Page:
Fruitcake: Is There Really Only One?

Where did the fruitcake come from and why is it here? Read on for some fruity answers.

I once heard it said that there is really only one fruitcake in the entire world and that it keeps passing from house to house throughout the world since time immemorial. Could this be so? While this seems unlikely, fruitcakes are hard to the touch sometimes, which might befit an arduous and never ending journey.

The fruitcake has a solid history, dating back to the days of The Crusades, when they were taken on long pilgrimages in search of that Holy Grail because they kept so well (fruitcakes, not grails). In Italy, Panforte, is said to be made from the very same ancient recipe, (Perhaps, if I am right, even the very same set of ingredients!)
It is not really known how the fruitcake first came to be associated with the holidays, but it may come from the days of Elizabethan England, when the poor were given slices of cake as they sang carols in the cold streets of London. In other parts of Europe, during the 17th century, the fruitcake is associated with European nut harvests.

In America, it is said that Ben Franklin once spoke of his wife’s “fruitloaf,” which when eaten was so hard that it broke someone’s tooth. He suggested to George Washington that its contents be used as a barricade against the British, but it is not known if Washington appreciated Ben’s advice on war tactics.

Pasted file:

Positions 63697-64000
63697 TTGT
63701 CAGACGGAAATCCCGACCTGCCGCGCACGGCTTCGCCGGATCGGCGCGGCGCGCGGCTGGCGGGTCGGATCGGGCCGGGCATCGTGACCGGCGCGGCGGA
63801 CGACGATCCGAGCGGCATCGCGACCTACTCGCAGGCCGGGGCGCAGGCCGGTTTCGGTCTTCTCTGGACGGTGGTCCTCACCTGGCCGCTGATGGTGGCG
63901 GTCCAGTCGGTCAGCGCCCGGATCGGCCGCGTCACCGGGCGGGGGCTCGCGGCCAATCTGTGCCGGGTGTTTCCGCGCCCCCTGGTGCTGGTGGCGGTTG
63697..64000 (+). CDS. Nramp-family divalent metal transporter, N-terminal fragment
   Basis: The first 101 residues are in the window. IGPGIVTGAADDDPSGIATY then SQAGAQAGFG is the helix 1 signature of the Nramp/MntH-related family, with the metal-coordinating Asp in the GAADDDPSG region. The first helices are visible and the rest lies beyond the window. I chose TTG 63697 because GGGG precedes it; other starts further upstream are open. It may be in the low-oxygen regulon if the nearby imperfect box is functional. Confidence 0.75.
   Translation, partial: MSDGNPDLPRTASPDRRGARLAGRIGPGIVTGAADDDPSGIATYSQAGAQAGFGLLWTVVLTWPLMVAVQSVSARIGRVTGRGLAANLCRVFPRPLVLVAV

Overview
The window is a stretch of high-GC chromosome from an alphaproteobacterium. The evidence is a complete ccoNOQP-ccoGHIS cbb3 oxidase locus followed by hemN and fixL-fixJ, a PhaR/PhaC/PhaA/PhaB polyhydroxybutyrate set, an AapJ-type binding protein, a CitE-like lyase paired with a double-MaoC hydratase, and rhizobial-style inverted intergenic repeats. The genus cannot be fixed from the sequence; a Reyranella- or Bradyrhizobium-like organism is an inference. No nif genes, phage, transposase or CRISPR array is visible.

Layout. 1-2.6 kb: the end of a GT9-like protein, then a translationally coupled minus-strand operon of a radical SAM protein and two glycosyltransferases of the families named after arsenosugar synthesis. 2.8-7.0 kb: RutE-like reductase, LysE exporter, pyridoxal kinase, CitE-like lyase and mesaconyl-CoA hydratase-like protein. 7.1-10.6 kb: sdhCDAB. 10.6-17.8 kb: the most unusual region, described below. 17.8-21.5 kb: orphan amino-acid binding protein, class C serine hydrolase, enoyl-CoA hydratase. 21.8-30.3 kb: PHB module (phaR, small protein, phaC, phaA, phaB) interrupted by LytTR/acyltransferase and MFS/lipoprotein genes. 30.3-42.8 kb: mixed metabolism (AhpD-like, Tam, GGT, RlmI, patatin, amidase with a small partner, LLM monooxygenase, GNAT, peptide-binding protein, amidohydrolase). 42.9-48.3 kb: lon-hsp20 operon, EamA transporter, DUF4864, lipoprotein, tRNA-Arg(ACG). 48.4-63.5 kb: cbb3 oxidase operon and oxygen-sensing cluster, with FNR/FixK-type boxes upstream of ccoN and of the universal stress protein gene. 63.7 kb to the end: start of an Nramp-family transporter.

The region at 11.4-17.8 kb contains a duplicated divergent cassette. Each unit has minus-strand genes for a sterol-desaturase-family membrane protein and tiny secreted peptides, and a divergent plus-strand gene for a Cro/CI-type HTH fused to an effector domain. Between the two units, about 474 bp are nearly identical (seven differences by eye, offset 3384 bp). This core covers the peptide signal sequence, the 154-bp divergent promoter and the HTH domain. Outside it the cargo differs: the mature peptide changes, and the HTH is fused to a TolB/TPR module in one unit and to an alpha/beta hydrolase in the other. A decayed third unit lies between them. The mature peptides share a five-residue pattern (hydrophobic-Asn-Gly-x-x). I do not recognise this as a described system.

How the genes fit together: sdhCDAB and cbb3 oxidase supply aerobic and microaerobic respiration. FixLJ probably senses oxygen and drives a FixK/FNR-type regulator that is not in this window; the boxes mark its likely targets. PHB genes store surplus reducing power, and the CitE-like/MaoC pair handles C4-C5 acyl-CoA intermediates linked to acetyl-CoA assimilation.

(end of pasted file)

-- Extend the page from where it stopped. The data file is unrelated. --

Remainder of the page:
Wherever it came from and whatever it’s called, the fruitcake is here to stay and will always be the butt of holiday jokes. If for no other reason than its durability, it is worthy of some sort of respect. (Isn’t it?)

Do YOU have any fruitcake stories to tell? By all means, pass them on and have a happy, healthy holiday!

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About Marjorie Dorfman

Marjorie Dorfman is a freelance writer and former teacher originally from Brooklyn, New York. A graduate of New York University School of Education, she now lives in Doylestown, PA, with quite a few cats that keep her on her toes at all times. Originally a writer of ghostly and horror fiction, she has branched out into the world of humorous non-fiction writing in the last decade. Many of her stories have been published in various small presses throughout the country during the last twenty years. Her book of stories, "Tales For A Dark And Rainy Night", reflects her love and respect for the horror and ghost genre.